How can public transportation increase inequality?
For the many low-income and racialized communities reliant on public transportation, the layout of transit systems determines the accessibility of employment, schooling, and quality healthcare. Financial security, job satisfaction, and overall happiness is dependent on one’s class in the United States, and public transit is one of the many systems in America that fail to adequately support low-income individuals.
Although public transit across the US has been chronically underfunded since the 1950s, this trend has been exacerbated in recent decades. In the wake of the 2008 recession, more than 70 per cent of US transit agencies cut services, disproportionately impacting low-income and racialized communities. For example, AC Transit in Alameda County, California, which carries a ridership that is over 75 per cent BIPOC, reduced service by 15 per cent between 2009 and 2011. In a survey of AC Transit bus riders, nearly one-quarter of respondents stated that service cuts were a contributing factor to them working fewer hours or not at all, due to longer commute times.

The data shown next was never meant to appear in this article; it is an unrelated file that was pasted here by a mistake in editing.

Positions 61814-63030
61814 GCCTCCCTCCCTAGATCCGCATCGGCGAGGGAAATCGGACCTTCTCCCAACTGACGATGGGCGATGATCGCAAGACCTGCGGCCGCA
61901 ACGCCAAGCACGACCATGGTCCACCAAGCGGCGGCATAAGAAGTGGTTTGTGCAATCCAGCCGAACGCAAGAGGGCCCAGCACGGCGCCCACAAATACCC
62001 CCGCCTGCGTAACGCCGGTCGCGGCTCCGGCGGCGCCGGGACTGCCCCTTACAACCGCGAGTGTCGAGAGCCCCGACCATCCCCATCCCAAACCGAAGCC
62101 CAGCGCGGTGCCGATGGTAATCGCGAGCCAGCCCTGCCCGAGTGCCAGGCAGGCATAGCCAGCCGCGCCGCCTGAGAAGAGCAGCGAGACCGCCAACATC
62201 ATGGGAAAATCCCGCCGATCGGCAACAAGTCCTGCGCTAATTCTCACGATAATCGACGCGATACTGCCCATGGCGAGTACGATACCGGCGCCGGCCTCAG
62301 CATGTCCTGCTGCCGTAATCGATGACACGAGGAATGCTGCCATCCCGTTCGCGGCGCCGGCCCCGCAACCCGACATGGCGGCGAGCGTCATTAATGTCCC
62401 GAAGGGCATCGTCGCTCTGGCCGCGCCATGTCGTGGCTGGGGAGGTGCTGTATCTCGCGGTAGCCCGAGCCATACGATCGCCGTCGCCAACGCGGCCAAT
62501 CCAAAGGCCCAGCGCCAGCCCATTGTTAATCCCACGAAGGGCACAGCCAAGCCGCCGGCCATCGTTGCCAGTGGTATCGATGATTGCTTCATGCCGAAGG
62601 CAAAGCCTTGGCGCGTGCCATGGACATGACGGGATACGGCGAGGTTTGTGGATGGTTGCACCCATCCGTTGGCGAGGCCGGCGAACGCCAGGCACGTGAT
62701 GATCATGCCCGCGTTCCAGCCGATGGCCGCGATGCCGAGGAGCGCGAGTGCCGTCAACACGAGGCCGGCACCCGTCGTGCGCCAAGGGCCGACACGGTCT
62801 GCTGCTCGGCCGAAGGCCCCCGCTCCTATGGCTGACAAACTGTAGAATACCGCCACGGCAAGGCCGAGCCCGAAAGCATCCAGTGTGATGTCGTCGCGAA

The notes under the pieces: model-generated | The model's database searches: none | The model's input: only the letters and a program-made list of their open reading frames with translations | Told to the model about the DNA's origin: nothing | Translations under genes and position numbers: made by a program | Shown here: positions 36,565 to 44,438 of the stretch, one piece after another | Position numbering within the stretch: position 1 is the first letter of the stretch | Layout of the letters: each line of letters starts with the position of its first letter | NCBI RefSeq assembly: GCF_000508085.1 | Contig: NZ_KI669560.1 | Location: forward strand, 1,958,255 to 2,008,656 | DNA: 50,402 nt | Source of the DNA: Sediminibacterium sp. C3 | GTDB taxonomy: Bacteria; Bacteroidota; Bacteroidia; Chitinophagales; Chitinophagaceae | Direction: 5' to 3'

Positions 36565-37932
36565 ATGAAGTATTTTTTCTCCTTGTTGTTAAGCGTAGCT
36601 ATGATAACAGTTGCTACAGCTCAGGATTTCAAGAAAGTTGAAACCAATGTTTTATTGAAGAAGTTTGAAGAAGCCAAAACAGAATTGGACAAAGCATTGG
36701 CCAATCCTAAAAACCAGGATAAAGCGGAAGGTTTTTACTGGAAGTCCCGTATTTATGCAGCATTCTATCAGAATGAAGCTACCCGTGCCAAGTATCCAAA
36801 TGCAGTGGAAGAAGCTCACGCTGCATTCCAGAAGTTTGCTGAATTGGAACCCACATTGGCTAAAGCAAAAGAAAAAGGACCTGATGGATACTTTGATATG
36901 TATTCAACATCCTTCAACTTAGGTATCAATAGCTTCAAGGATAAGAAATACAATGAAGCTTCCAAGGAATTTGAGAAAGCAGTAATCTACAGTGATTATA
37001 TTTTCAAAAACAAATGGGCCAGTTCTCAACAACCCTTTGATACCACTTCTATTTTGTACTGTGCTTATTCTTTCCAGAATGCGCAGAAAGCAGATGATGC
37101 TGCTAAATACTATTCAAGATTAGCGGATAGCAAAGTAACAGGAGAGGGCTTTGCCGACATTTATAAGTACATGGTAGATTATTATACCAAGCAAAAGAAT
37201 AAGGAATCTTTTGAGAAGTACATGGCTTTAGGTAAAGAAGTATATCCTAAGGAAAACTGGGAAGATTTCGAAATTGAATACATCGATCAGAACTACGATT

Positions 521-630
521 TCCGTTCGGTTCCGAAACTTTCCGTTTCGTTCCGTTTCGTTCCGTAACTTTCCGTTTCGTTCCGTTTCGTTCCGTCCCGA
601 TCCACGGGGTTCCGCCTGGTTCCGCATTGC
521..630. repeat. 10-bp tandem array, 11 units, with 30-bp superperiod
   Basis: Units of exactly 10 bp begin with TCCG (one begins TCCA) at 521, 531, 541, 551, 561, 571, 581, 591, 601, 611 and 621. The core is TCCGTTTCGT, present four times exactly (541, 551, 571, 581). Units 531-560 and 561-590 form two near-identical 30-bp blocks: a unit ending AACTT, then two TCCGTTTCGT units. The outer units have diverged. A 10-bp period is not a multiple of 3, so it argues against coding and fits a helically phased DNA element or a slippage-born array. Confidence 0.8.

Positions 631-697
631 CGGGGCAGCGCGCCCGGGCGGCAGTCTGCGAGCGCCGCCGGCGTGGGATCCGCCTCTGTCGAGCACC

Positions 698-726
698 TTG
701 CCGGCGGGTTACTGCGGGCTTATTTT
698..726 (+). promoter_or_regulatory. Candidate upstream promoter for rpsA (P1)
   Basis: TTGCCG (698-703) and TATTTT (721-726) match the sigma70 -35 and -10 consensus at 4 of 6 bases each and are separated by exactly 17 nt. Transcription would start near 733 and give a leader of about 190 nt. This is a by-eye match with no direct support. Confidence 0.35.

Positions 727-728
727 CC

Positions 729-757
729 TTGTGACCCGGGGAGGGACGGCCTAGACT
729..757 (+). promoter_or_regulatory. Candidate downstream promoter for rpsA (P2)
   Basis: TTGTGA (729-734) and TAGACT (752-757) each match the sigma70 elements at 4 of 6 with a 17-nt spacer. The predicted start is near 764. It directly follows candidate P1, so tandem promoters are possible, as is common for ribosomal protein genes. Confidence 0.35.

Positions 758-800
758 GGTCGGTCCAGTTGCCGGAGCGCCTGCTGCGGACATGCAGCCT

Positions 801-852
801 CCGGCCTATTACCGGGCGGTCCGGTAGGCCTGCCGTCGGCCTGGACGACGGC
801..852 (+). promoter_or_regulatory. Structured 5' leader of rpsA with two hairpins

The COVID-19 pandemic is set to worsen public transit funding cuts. Reduced ridership due to work-from-home orders has already resulted in mass revenue losses for transit agencies across the nation. In San Francisco, for example, a nearly $200 million budget shortfall will translate to nearly two-thirds of the city’s bus routes being suspended for at least 2 years, if not permanently. In the short-term, these service cuts will result in overcrowding on trains and buses, which disproportionately disadvantages BIPOC and low-income individuals that are not only more dependent on public transit, but also tend to work wage jobs that cannot be conducted remotely. Public transit service cuts have undoubtedly contributed to the higher rates of COVID-19 in low-income and racialized neighbourhoods. In the long-term, however, COVID-related public transportation cuts will also amplify the issue of inequality for racialized and low-income individuals, leaving entire communities with difficult access to jobs, goods, and services.